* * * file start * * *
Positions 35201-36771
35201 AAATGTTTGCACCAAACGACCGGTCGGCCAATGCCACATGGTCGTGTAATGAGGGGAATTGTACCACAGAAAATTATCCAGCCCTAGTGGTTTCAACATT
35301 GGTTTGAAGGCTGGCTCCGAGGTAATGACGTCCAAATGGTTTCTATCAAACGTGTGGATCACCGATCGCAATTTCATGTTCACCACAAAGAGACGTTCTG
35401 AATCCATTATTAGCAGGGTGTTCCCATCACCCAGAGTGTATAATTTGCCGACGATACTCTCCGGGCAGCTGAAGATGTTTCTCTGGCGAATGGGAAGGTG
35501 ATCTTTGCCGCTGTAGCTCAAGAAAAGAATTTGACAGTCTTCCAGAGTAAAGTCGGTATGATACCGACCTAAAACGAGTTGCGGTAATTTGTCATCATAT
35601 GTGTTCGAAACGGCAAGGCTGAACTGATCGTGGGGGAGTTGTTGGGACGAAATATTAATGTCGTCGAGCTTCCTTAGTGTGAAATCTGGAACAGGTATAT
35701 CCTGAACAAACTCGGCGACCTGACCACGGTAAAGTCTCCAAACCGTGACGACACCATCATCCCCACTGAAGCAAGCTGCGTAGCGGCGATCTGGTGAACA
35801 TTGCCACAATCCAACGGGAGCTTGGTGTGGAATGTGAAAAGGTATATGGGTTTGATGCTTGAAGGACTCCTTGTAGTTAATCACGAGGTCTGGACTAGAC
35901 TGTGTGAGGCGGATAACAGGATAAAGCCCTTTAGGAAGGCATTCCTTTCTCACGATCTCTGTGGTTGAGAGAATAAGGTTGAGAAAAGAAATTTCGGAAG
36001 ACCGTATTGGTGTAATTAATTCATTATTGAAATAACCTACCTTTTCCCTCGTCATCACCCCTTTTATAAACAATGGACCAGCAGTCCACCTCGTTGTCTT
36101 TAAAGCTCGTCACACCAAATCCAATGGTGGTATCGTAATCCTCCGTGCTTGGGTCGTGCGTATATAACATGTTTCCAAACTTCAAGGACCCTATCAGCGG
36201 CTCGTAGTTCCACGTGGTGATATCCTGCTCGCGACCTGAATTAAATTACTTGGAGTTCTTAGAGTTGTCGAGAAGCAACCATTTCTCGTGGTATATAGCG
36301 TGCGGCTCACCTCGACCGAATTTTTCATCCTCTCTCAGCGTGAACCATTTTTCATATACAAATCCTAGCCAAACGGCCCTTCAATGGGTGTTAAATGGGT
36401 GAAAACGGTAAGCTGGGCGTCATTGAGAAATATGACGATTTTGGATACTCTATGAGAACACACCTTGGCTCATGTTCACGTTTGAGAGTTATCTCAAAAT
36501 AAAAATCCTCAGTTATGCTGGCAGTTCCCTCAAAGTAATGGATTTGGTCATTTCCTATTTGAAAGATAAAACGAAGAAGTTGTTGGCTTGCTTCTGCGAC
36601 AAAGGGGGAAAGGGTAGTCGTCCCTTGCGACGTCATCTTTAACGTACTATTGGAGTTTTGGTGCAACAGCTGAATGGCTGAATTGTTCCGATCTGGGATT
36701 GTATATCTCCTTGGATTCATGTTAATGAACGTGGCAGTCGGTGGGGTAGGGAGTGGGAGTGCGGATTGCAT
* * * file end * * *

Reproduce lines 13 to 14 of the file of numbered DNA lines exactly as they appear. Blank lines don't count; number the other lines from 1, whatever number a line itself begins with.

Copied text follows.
36301 TGCGGCTCACCTCGACCGAATTTTTCATCCTCTCTCAGCGTGAACCATTTTTCATATACAAATCCTAGCCAAACGGCCCTTCAATGGGTGTTAAATGGGT
36401 GAAAACGGTAAGCTGGGCGTCATTGAGAAATATGACGATTTTGGATACTCTATGAGAACACACCTTGGCTCATGTTCACGTTTGAGAGTTATCTCAAAAT